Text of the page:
Many Colorado pioneer women lived out of their wagons photo courtesy of Time Life Books
Tough and hardy, pioneer women did what was necessary to survive. They stood by their men or alone and fought Indians, the elements, starvation and toiled endlessly in the fields and at home.
However, hard they fought at home, they continued their fight for schools, churches and bringing law into the wilderness.
Many single women who homesteaded the new territory, took on the responsibility of men, working their own land and acquiring jobs such as mule skinners, hunters and trappers and working cattle ranches.
Lady cattle rancher photo courtesy of Time Life Books
Notable women in the new Colorado territory became famous as wives of miners who struck it rich during the Colorado gold rush of 1859.
Baby Doe Tabor, one of the most famous pioneer women and married to Colorado millionaire Horace Tabor, lived in excess and died in poverty.
The “Unsinkable” Molly Brown and her husband became rich when he struck a huge gold vein west of Denver. Molly became famous for her part in the greatest maritime disaster in history, when the Titanic struck an iceberg on April 14, 1912 and sank.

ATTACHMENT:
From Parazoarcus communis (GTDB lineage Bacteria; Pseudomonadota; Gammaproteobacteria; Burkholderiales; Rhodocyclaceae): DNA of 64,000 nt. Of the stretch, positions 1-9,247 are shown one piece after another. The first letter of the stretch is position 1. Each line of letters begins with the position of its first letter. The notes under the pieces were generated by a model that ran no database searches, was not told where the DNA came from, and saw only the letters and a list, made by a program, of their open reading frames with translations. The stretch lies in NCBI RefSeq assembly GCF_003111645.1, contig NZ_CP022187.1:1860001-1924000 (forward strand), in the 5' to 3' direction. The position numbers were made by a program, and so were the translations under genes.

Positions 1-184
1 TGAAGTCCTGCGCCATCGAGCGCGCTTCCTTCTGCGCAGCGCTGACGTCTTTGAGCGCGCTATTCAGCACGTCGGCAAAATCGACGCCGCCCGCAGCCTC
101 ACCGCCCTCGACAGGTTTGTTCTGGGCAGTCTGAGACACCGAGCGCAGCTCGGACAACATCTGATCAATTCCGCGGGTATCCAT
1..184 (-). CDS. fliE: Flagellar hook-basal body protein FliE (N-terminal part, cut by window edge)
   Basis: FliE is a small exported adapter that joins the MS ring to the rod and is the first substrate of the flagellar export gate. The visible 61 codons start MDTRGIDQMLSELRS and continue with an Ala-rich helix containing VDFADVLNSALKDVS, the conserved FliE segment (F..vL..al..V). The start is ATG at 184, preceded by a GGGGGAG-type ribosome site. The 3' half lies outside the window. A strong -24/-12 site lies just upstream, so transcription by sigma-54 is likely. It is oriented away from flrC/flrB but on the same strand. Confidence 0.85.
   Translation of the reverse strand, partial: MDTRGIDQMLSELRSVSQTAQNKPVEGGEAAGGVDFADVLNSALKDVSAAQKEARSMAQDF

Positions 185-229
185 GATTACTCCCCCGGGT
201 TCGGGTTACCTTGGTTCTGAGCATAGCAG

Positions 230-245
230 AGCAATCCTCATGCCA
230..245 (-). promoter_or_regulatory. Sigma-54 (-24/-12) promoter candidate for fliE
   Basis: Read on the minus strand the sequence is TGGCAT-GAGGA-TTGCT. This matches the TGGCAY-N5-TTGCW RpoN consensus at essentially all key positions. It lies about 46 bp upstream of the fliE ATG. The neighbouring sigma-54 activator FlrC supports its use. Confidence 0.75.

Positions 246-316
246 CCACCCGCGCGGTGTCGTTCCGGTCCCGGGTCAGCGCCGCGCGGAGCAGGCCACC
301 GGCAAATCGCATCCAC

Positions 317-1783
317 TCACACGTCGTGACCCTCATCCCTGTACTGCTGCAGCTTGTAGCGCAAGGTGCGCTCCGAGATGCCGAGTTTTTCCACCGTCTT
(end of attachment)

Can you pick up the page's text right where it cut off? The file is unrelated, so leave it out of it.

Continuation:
There were infamous women in Colorado history as well. Cripple Creek’s Pearl de Vere, was madam of the most elaborate “gentlemens club” in the Pikes Peak region of the gold rush.
Colorado bad girls features three Colorado women were sent to jail for breaking the law and their “mug shots” sent all over the state.
Famous hunter, Martha Maxwell, was known as the “Colorado Huntress” by using unusual methods of bringing down game and displaying her handiwork.
One of the outspoken Colorado women against the treatment of Native Americans was Helen Hunt Jackson. She traveled the country
in an attempt to make people realize the plight of the Indians at the hands of the government.
Pioneer women longed for the opportunity to vote and by the late 1800’s had earned that right in four western states. Caroline Churchill was one of the founders of the women’s movement in Colorado.
Whatever job the pioneer women took on, whether female outlaws or pillars of the community, they followed through and became even greater assets to the establishment of Colorado as a state than men.